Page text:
It's a lot of buck -- $476 million over 10 years to lease -- and the Gulfstream V seats only eight, which may be a problem for the aide-heavy military men. And though the current fleet that does the job, a raft of 30-year-old Boeing 707's, could be even more expensive to maintain, something about the idea is redolent of the $500 toilet seat -- which may be why there was no dollar amount attached to the request. Republicans would prefer that the extra money in their bill (Clinton asked for only $6 billion) be associated with pay raises for grunts and budgets for two-front wars, not treating Gen. Wesley Clark like Mike Ovitz. On the other hand, think what a little high style in the high command could do for recruiting.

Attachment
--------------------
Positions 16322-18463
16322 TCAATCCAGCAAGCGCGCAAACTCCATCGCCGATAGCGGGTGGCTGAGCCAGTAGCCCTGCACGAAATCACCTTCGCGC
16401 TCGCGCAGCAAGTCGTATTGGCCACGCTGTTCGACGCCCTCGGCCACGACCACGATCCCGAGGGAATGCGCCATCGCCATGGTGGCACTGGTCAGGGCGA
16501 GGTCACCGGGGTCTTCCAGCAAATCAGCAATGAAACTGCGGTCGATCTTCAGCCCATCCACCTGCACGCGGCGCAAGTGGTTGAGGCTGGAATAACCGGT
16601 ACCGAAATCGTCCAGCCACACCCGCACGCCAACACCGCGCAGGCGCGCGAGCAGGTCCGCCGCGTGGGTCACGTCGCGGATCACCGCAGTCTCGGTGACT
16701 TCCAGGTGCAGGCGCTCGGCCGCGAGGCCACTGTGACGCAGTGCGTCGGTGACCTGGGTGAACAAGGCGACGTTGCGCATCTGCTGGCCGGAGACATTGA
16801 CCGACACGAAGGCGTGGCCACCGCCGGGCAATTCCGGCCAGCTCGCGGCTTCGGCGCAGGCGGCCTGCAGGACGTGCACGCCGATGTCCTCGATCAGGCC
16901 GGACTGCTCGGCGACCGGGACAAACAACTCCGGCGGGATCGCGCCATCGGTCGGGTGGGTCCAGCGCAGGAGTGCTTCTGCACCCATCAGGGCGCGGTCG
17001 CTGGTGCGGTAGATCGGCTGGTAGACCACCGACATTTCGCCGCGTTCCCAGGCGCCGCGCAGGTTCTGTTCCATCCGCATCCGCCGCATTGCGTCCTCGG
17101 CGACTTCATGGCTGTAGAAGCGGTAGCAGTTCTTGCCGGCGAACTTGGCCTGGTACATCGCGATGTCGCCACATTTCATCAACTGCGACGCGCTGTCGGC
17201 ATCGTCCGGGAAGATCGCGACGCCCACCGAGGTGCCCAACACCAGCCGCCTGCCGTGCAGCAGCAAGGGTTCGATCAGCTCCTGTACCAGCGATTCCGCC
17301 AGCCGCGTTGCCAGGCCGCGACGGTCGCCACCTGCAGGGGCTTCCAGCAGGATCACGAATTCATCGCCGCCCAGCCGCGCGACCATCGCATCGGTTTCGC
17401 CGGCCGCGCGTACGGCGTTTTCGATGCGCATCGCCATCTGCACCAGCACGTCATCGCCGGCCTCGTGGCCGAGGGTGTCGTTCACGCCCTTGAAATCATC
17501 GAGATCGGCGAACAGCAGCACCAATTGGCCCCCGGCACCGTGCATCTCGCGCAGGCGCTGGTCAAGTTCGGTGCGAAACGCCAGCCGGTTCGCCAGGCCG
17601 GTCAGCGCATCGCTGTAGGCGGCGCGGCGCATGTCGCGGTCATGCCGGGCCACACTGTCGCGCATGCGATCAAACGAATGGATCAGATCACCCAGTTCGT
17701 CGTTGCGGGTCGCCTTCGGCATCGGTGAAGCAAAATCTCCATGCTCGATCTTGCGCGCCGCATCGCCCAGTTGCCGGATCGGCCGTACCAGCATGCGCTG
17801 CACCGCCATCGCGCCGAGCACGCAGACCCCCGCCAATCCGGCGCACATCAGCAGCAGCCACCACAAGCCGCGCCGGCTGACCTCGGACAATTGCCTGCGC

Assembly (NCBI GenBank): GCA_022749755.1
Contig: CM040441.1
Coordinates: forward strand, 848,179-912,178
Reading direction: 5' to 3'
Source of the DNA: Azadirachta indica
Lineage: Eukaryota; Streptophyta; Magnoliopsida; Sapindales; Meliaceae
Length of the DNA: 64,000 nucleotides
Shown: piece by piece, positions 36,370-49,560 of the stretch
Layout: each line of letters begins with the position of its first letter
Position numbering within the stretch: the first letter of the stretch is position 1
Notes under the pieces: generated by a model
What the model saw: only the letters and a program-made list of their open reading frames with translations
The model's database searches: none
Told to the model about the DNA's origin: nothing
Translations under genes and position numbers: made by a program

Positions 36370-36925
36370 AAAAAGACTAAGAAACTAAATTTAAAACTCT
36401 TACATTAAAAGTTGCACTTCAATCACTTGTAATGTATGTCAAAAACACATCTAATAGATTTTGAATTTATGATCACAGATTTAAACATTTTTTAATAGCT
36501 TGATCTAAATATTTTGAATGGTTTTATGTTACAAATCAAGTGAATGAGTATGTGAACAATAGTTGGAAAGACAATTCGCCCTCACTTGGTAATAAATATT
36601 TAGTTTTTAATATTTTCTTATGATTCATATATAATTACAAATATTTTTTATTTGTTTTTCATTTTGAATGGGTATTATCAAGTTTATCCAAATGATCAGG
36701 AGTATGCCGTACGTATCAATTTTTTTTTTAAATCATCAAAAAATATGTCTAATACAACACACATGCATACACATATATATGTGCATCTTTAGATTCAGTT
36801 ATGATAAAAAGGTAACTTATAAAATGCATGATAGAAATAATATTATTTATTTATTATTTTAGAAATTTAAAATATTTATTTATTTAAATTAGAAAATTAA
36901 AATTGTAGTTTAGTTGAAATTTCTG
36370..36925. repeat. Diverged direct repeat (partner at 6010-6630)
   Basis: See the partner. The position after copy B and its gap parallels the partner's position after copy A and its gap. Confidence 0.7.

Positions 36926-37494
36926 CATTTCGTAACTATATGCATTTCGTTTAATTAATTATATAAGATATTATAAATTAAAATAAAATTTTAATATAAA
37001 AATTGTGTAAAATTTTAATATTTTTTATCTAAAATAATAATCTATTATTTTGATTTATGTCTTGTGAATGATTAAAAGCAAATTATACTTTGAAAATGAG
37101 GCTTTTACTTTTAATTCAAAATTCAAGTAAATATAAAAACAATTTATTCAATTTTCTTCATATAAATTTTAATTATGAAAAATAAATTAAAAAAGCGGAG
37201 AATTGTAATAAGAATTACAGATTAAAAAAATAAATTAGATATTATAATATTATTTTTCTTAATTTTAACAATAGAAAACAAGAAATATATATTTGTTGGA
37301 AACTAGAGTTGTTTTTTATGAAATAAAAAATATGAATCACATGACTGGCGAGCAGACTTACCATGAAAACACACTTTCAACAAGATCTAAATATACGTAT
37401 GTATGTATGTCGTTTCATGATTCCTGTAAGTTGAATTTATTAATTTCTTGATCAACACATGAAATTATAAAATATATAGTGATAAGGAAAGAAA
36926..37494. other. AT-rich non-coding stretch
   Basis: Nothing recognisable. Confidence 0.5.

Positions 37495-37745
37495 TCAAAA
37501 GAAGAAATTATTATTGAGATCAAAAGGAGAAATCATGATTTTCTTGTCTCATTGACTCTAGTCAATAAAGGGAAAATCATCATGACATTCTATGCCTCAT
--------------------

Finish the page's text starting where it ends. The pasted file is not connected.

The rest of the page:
WASHINGTON: On the theory that you can't run a decent air war when your top brass is flying coach, congressional Republicans have buried a rather luxurious request in their kill-Clinton-with-kindness $13 billion Kosovo funding bill: top-of-the-line Gulfstream V jets for the military's nine top generals. The Air Force asked for the planes, until now mostly used by Hollywood moguls and free-spending CEOs, because the responsibilities of the commanders in chief, it said, had gone global -- and the Gulfstream, which can fly 7,500 miles nonstop, had the most bang for the buck.